The Mastercraft / Ryobi Pajero off-road racing team of Henri Zermatten and Bodo Schwegler is known as one of the most consistent teams in the field today and their consistency is reflected by a possible off-road racing record in South Africa.

There is no official record-keeping system containing full race-results, especially not dating as far back as to the start of off-road racing in South Africa, but according the results of the last few years, Zermatten is the only driver to have finished 16 consecutive national off-road races!

The last time Zermatten did not finish a race was the Nissan Sugarbelt 400 in 2003 when the team had to call it a day due to fuel spilling into the Mitsubishi Pajero, which became a safety-hazard.

They are known as the Good Samaritans of off-road racing and are always willing to lend a helping hand to fellow-competitors. They even supplied their Class D opposition, Alfie Cox and Ralph Pitchford, with some bolts at the end of the 2004 season to ensure they finish the last event of the season and win the class championship.

While preparing for the upcoming Toyota 1000 Desert Race, Zermatten was reminded of his first ever desert race in the early 1980’s. Together with his brother-in-law, Zermatten took his 1955 Peugeot 203 and drove through the night, as the car had no windscreen or indicators and was not roadworthy. At the race, they had to sleep under the car at the overnight stop. Unfortunately a broken head gasket prevented them from finishing the race, but he will never forget the experience.

Getting home was another problem and it took them two more days in Gaberone to fix the car before they could drive it back in the dead of night to avoid traffic cops.

For the last three years, Zermatten has been racing the same 1995 Mitsubishi Pajero fitted with a standard engine. No changes have been made to the engine. It has never been opened and it is still going strong since the factory put it together. As a matter of fact, the Mitsubishi Pajero runs the standard drive train and running gear throughout!

According to Zermatten, the fact that the team is using standard equipment is the reason for the durability of the vehicle. “Mitsubishi spends billions to develop bullet-proof vehicles. Who are we to try and improve on it on a Saturday afternoon with a six pack of beers?” is his philosophy.

The only additions are multiple front shocks and heavy-duty springs. This aftermarket option is recommended for all Mitsubishis loaded up for holidays and bush trips and is available from specialists Manrepco in Johannesburg who also look after many of the older Pajeros that are no longer under warranty.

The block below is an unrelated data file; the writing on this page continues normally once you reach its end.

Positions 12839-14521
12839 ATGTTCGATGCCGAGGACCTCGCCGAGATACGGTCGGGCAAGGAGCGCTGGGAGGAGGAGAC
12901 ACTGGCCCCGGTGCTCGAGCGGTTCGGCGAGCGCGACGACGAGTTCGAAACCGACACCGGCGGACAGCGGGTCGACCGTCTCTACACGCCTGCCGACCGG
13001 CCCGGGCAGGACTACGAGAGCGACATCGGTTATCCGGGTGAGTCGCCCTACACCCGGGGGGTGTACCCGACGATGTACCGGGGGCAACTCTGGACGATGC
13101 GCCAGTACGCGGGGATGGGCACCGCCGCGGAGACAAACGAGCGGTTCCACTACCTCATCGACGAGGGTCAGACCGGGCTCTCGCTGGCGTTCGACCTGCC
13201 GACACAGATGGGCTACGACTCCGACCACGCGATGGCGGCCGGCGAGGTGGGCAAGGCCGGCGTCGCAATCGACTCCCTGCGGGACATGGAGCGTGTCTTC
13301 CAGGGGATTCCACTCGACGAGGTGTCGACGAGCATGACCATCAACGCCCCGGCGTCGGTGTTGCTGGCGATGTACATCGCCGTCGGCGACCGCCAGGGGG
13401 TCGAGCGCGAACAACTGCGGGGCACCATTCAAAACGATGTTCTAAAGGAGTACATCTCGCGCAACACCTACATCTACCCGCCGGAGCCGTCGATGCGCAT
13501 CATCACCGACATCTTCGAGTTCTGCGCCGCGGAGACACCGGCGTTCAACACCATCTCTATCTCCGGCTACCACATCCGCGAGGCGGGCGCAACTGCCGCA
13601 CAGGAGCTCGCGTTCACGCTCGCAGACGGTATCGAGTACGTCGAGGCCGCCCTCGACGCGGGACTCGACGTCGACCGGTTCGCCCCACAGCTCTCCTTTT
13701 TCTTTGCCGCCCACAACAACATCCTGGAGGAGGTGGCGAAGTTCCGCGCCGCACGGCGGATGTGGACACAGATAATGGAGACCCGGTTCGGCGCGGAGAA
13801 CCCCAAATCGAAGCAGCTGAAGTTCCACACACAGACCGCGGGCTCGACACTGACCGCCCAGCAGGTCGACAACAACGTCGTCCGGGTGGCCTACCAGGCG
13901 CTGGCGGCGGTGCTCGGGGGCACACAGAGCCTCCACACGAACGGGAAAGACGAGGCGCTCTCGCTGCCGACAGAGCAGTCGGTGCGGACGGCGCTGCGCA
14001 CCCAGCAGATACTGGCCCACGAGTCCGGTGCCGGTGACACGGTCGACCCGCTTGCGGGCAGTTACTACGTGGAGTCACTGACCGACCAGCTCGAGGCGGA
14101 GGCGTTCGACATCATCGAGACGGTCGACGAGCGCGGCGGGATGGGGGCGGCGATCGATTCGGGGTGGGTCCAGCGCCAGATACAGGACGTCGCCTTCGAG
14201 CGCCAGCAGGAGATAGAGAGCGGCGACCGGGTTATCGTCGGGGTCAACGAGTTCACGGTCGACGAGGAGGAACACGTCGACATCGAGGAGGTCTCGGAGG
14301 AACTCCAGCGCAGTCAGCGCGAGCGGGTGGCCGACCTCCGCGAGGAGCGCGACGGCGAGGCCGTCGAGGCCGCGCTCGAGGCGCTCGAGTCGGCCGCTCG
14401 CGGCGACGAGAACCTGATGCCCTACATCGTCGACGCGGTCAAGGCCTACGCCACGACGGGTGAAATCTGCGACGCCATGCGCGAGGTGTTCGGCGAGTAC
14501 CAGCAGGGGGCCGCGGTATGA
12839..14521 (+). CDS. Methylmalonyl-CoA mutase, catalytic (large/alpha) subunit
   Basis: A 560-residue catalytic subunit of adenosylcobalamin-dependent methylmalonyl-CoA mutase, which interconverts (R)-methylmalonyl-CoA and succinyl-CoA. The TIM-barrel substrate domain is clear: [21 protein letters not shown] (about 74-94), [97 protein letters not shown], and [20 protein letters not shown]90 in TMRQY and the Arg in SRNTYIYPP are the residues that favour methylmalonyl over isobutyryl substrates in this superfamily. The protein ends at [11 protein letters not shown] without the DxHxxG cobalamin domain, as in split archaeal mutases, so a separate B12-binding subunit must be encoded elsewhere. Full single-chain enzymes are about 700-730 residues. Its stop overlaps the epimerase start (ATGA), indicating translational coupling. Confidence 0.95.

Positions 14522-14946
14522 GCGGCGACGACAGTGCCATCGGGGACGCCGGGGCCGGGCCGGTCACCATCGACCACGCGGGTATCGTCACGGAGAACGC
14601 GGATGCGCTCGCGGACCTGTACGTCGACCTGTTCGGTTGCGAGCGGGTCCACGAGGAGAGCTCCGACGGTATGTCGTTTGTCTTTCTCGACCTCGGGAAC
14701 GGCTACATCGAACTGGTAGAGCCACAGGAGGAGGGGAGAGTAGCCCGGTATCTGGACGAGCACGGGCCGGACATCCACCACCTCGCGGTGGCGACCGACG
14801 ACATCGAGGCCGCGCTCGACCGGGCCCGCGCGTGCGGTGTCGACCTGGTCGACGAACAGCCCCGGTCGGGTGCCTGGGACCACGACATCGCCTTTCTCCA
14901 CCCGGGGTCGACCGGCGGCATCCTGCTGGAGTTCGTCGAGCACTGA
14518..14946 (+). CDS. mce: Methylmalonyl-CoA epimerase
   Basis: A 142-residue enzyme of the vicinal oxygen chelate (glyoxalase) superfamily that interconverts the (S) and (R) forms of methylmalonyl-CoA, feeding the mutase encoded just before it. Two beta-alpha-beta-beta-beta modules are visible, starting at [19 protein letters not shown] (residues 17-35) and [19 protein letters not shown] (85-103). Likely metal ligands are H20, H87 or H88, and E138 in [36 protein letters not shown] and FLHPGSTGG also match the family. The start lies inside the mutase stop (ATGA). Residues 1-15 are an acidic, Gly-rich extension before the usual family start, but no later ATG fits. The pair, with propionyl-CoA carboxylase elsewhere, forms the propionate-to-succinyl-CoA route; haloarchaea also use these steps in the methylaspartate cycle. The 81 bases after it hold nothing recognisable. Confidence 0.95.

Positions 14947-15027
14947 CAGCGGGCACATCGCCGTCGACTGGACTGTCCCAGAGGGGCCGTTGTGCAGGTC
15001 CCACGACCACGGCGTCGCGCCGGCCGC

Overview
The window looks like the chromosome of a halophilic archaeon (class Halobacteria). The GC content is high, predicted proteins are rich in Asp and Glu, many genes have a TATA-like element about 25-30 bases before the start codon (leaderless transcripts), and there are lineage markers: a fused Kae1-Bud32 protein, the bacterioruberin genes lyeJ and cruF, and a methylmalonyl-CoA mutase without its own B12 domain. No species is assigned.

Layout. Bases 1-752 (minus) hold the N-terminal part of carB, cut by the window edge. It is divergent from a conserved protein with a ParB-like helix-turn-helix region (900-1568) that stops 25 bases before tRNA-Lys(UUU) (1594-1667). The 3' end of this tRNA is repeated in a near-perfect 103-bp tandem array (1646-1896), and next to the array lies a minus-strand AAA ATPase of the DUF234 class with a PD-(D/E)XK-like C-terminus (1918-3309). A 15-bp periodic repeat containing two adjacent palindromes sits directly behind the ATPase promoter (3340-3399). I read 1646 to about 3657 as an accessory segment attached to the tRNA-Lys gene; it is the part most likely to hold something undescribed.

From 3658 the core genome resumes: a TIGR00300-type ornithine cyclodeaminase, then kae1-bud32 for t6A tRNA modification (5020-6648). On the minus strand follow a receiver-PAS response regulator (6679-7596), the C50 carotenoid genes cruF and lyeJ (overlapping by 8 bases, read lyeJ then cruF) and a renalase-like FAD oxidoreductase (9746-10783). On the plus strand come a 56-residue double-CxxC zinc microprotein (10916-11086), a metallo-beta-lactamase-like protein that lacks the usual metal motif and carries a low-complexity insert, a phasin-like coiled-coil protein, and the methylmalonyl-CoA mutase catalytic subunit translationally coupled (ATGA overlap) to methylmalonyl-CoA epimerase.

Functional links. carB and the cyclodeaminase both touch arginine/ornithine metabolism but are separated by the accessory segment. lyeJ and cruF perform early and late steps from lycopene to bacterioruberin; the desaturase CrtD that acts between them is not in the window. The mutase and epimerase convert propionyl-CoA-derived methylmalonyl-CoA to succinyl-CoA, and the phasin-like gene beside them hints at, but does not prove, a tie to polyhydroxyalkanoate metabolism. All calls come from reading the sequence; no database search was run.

With the support of Mastercraft hand tools, Ryobi power tools, Playstation and Sasol, Zermatten and Schwegler have had a good start to the 2005 Absa Off-road Championship and scored points in each of the first two events.

They finished in a deserving third place in Class D and sixth overall in the Production Vehicle category at the opening round of the season, the Nissan Sugarbelt 400. They experienced major trouble during the Nissan Dealer 400 in the Western Cape when they got stuck in a riverbed that had been churned-up by another competitor’s service crew who were illegally on the route. Hours later they dug their way out and settled for sixth in Class D and 11th overall to add points to their championship challenge.

Zermatten and Schwegler will go to the Toyota 1000 Desert Race (3 – 5 June 2005) in Botswana as the seventh-placed team in the overall Production Vehicle Championship. They share third place in the Class D standings with the former Class E champions and the runners-up of the 2004 Class D championship, Mark Cronje and Chris Birkin in the works-Castrol Toyota Hilux 2,7i. Only 10 points separate Zermatten/Schwegler in the seventh overall position from the team in third place overall.

The Mastercraft / Ryobi Pajero team is hoping to improve on their 2004 Toyota 1000 performance when Zermatten was suffering from a virus and finished the three-day race without eating. They still finished seventh in the Production Vehicle category and third in Class D.

A finish at the Toyota 1000 Desert Race will mean 17 consecutive finishes and a (possible) record that just keeps on growing…

Original article from Car